Summer Jobs for High Schoolers & Teens
Just because you're still in high school doesn't mean that you can't find a job for the summer. In fact, in most communities, jobs are readily available to high school students, especially during the summer.
Are you interested in landing a job when school ends? If so, here are some of the most popular options.
Did you know? Federal laws in the United States limit your work options if you're under 18. Students aged 14-15 can work a maximum of 8 hours a day and no later than 9 PM during the summer. Students aged 16-17 have no hour limitations but can't work in jobs deemed hazardous by the Labor Department.
Because the mall and other shopping locations are busier during the summer, most hire extra help from high school students. You can work in a specific area of a department store, at a store specializing in a certain type of product (like a pet supply store or clothing store), or at a grocery store.
If you enjoy being around children, a babysitting job might be right for you. To make more money (and have a better chance at getting hired), consider taking a child CPR and first aid class, which prepares you for emergencies that may arise while you're sitting.
Lawn Care Jobs
Students who enjoy working in physical jobs outside can consider lawn care gigs. You can look for an official lawn care position with a company, or you can simply offer services to your neighbors.
Food service jobs fall into a few different categories: fast food cashier, waiter/waitress, host/hostess, cook, busboy/girl, and management. Typically, high school students interested in summer jobs start out by working in fast food or as a busboy/girl, but you can certainly work your way up to a management position if you continue to work during the school year on a part-time basis or come back every summer to work at the same restaurant.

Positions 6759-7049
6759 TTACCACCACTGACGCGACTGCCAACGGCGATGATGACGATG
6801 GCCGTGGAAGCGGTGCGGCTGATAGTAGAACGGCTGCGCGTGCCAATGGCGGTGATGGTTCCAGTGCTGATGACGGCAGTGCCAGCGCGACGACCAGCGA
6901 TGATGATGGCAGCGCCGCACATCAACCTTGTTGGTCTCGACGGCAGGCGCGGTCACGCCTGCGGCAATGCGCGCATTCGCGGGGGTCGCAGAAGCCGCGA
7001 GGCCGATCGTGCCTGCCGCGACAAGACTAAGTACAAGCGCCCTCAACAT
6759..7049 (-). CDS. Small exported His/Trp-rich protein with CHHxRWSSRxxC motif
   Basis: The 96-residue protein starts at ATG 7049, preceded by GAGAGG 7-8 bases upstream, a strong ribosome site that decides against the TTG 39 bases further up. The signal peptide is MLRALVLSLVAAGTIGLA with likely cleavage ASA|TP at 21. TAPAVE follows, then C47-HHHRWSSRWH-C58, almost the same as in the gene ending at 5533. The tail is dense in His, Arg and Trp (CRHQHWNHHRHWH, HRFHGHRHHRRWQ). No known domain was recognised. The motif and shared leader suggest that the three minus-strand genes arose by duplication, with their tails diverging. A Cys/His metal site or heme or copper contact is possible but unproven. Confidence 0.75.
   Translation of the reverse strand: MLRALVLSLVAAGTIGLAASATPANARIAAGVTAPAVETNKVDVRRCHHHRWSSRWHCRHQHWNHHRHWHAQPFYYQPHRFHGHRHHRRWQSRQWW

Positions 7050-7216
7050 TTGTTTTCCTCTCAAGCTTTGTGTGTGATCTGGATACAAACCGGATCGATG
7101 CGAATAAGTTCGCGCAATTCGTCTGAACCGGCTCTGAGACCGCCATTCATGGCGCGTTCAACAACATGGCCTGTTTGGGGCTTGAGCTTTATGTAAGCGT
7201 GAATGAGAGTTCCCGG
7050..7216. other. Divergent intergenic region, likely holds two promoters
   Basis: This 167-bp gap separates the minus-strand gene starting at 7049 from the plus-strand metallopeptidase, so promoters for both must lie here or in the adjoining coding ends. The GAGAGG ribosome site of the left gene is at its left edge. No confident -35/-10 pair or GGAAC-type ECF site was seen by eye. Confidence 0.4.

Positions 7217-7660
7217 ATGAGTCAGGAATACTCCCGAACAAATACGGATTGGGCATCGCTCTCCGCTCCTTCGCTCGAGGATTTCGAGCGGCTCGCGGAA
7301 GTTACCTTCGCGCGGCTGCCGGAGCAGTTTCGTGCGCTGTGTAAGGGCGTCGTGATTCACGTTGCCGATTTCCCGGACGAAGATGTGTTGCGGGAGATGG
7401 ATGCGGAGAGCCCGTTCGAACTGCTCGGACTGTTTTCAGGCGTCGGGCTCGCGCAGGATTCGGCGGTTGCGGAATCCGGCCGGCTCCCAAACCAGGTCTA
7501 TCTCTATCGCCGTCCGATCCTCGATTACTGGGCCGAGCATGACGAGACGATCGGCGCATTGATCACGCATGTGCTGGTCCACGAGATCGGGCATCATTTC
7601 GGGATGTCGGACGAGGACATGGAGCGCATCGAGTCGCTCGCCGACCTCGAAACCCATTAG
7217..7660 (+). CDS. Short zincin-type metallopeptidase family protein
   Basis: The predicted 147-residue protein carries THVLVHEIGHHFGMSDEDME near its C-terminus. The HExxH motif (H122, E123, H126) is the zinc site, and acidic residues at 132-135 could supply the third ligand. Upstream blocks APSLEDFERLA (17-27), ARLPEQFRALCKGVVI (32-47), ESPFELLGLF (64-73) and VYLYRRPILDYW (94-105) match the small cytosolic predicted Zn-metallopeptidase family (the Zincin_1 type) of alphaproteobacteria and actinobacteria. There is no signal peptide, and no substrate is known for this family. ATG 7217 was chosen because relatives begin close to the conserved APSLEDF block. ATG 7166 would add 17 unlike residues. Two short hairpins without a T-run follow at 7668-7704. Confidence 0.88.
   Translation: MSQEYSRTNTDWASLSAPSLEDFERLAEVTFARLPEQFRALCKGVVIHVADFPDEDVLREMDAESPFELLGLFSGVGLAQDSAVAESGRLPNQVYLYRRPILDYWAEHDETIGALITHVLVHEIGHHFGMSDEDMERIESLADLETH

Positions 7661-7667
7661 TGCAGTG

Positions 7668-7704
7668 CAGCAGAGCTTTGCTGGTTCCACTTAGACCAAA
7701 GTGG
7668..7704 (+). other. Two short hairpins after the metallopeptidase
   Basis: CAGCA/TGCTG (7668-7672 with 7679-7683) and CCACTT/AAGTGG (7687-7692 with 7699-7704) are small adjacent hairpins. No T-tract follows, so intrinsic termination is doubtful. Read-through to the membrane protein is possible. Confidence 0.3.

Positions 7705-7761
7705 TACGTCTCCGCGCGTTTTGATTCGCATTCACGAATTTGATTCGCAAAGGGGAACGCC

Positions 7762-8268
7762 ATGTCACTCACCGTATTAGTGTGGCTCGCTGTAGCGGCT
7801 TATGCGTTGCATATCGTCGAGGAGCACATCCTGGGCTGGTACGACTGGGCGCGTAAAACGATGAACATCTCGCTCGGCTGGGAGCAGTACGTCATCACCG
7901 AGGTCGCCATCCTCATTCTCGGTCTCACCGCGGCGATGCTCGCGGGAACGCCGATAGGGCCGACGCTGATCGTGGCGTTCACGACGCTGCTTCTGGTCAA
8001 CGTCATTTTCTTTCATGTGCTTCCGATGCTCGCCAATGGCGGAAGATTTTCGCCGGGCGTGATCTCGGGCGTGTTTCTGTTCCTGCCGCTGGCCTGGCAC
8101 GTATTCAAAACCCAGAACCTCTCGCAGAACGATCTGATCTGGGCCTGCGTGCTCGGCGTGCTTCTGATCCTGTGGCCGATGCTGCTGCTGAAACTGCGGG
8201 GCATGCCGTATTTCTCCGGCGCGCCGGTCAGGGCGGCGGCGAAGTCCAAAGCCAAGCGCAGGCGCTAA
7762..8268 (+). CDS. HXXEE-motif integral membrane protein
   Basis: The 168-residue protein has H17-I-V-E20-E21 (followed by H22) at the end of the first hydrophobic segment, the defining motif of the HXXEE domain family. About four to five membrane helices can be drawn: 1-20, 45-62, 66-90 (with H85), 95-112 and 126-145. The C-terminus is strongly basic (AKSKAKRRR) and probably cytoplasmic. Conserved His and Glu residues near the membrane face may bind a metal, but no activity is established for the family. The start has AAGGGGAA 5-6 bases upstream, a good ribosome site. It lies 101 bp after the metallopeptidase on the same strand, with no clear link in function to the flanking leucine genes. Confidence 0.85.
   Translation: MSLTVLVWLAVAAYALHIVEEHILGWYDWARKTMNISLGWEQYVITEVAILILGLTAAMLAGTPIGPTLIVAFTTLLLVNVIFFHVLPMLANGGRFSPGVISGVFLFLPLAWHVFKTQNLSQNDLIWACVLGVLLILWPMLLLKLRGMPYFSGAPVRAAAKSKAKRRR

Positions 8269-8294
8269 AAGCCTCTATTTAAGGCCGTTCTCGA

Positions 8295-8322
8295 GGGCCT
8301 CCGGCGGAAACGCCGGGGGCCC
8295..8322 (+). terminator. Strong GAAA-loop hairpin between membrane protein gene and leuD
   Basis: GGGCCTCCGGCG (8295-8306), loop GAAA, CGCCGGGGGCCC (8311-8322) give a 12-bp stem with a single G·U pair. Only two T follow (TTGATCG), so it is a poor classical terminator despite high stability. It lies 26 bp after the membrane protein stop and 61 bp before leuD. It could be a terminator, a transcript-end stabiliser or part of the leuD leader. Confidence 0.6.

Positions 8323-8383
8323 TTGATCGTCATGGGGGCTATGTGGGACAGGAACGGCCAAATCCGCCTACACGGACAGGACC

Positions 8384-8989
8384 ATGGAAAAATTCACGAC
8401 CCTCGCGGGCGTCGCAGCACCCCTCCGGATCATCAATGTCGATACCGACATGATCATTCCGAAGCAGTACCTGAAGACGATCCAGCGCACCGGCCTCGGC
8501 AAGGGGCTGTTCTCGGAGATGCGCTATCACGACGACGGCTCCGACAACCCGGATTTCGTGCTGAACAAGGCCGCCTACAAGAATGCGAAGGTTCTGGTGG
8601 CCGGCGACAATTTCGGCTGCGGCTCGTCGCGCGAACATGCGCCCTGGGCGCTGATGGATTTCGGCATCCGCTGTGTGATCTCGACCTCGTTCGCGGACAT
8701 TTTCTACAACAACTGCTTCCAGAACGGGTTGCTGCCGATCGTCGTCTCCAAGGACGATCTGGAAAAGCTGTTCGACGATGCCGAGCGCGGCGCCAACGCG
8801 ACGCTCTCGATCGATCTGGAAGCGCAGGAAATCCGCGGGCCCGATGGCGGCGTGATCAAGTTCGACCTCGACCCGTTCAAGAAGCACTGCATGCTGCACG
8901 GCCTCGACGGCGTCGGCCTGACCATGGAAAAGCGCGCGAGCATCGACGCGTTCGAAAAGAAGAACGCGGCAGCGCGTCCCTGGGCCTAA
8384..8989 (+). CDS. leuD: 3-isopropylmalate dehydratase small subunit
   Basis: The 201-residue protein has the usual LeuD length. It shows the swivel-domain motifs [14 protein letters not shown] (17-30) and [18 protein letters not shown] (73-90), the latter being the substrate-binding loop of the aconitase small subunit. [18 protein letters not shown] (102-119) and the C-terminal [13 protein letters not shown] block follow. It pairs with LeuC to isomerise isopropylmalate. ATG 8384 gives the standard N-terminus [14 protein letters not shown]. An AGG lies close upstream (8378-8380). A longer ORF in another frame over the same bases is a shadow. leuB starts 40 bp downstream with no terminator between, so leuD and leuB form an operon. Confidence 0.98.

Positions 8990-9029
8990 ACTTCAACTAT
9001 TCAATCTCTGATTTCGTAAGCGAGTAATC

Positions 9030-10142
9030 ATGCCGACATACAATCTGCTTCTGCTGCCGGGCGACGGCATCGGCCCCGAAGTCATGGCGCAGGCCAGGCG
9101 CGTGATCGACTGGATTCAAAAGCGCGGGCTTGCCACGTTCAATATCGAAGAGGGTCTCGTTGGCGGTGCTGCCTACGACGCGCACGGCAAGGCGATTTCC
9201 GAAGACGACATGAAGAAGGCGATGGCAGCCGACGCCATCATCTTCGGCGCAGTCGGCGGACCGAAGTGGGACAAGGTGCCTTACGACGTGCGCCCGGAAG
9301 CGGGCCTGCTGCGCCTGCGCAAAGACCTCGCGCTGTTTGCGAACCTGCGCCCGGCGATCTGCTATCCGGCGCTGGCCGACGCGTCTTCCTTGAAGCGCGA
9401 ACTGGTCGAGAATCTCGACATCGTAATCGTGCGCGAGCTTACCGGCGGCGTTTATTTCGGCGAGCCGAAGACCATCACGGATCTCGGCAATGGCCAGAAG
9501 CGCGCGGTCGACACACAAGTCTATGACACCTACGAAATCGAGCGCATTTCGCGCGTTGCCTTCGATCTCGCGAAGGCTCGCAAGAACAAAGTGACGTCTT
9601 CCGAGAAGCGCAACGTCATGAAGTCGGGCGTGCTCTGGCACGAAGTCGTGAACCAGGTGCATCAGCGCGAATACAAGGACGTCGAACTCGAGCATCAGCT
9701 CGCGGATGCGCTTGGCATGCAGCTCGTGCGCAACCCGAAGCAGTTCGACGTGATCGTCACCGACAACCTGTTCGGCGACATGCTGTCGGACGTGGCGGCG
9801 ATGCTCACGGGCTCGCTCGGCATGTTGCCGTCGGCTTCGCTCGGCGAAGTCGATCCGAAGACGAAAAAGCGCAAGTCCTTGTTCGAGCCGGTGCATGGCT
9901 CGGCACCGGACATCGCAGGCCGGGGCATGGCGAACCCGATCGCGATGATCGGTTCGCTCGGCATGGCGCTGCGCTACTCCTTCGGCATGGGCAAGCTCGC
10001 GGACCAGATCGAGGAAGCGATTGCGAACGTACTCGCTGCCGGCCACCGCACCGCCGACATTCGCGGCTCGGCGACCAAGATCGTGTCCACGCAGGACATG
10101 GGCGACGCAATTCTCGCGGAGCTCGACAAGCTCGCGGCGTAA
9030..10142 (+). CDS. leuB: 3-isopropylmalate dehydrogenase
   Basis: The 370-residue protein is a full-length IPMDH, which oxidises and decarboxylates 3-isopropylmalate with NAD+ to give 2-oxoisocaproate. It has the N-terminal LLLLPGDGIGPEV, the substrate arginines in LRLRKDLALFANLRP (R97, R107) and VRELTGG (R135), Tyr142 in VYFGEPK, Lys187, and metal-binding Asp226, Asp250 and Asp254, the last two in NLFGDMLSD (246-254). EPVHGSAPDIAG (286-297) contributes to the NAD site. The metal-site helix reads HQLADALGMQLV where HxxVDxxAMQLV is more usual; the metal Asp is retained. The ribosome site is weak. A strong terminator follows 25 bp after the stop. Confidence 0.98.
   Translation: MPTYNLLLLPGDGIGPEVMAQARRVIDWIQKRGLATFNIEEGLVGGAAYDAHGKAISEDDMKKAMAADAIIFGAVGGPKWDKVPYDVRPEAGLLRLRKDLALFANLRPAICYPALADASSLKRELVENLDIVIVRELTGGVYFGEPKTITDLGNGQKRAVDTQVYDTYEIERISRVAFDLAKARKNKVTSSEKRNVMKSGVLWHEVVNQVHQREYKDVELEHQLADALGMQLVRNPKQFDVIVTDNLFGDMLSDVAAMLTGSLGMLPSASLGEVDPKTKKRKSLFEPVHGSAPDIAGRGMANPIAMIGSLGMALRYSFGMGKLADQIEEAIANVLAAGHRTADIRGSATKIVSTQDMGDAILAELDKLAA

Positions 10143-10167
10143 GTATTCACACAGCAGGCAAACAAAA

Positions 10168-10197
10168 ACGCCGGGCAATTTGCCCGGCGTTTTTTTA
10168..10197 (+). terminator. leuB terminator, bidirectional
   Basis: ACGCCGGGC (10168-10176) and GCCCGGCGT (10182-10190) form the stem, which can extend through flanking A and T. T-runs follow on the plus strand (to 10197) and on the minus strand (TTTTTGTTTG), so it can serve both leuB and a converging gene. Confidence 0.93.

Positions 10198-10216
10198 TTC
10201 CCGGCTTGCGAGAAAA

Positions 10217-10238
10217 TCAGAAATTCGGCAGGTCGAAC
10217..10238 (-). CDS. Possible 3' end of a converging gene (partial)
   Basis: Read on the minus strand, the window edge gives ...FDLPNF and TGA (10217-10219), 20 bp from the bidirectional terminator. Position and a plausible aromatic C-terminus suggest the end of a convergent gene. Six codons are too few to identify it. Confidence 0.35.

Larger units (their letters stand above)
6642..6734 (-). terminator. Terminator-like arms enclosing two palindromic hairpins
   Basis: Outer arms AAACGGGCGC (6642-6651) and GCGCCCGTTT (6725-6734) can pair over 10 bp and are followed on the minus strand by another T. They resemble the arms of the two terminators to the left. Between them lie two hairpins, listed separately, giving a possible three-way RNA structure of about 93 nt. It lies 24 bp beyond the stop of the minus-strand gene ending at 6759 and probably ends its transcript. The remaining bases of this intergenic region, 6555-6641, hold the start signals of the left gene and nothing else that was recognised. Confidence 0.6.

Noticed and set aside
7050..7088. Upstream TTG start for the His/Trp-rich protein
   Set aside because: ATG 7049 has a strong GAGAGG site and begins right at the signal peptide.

Amusement Park Jobs
During the summer, amusement parks open across the country, which means that tons of jobs also open. Teens can't always run the actual rides (most parks require operators to be at least 18), but you can work running game booths, selling tickets, cleaning the grounds, entertaining guests, and operating food or gift stations.
College students aren't the only ones who can land camp jobs.
If you're under 18, you might not be able to work independently, but many camps have junior counselor positions option, as well as jobs for teens available in the kitchen or maintaining the grounds.
If you can't find a summer job that interests you, you can also consider volunteering. The disadvantage is, of course, that you don't get paid as a volunteer, but the advantage is that you have more control over your industry so you can work in a field where you'd like a real job in the future.
Keep in mind that internships are also sometimes available for teens looking for summer jobs. Internships sometimes come attached to a paycheck, but this isn't always the case. Since you aren't a college student yet, you won't get college credit for an internship, but you will gain experience that looks great on a resume, and high school internships can also help you get into college.
The jobs you do over the summer while you're in high school will prepare you for more advanced jobs in the future. Let's switch gears a bit and talk about some temporary seasonal positions that are available for adventurous workers in Alaska.